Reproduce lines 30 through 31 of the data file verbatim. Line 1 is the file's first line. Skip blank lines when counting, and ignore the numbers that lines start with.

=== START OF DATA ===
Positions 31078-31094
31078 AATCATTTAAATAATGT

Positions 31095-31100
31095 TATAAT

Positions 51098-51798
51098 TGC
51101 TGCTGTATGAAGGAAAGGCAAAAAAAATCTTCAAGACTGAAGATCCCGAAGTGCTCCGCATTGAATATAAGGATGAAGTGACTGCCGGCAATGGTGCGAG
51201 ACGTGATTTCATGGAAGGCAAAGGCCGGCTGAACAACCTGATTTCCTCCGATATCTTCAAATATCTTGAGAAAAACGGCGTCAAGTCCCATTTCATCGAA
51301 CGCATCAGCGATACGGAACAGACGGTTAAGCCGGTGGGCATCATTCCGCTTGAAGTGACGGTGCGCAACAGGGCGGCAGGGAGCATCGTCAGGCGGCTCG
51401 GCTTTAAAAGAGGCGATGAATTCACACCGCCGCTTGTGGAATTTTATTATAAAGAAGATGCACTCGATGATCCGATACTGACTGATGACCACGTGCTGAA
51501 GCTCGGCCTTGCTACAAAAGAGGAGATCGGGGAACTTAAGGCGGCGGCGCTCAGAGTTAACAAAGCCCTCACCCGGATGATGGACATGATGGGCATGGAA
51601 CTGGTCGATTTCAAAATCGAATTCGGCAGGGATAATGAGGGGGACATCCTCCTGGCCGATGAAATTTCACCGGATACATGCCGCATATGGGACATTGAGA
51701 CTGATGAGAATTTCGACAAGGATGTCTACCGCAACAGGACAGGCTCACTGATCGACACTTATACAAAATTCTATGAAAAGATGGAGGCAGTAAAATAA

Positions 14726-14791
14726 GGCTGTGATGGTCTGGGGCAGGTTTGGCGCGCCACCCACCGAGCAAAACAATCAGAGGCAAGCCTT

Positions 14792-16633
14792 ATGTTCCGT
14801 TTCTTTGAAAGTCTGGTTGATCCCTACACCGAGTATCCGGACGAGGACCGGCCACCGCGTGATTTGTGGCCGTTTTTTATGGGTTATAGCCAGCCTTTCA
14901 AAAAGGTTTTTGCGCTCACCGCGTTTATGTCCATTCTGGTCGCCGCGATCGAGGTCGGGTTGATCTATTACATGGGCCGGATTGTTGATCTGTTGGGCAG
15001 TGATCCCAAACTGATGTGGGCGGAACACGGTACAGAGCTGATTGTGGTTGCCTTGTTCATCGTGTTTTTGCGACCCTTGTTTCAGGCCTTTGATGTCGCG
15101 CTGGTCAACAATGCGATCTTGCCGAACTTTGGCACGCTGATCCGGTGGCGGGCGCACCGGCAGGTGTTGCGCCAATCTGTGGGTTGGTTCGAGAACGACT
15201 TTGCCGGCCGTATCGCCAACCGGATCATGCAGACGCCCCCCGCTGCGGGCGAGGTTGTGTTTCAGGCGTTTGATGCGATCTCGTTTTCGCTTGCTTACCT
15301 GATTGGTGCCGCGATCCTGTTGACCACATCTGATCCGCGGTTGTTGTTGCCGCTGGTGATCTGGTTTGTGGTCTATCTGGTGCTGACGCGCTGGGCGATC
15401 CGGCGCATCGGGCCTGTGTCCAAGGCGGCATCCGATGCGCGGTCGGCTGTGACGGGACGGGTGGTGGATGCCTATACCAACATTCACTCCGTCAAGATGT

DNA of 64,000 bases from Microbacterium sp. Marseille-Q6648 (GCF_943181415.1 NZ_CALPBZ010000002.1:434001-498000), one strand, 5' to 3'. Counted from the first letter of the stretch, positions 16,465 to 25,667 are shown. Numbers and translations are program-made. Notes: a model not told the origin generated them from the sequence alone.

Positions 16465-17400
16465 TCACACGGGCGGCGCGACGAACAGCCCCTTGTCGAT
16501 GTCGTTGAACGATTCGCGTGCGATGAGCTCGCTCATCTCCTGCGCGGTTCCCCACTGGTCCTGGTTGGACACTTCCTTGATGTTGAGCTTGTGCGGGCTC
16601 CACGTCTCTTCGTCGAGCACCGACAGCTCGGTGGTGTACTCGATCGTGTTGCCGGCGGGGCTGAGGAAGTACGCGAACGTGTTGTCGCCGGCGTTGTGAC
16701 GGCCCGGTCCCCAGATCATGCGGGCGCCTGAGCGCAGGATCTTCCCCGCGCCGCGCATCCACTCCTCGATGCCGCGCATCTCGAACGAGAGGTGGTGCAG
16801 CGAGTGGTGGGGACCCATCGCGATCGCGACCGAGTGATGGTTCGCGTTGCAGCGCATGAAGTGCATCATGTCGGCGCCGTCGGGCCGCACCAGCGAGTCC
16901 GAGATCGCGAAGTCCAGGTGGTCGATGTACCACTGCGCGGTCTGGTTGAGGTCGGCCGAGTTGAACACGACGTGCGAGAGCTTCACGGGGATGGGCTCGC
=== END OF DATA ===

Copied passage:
16701 GGCCCGGTCCCCAGATCATGCGGGCGCCTGAGCGCAGGATCTTCCCCGCGCCGCGCATCCACTCCTCGATGCCGCGCATCTCGAACGAGAGGTGGTGCAG
16801 CGAGTGGTGGGGACCCATCGCGATCGCGACCGAGTGATGGTTCGCGTTGCAGCGCATGAAGTGCATCATGTCGGCGCCGTCGGGCCGCACCAGCGAGTCC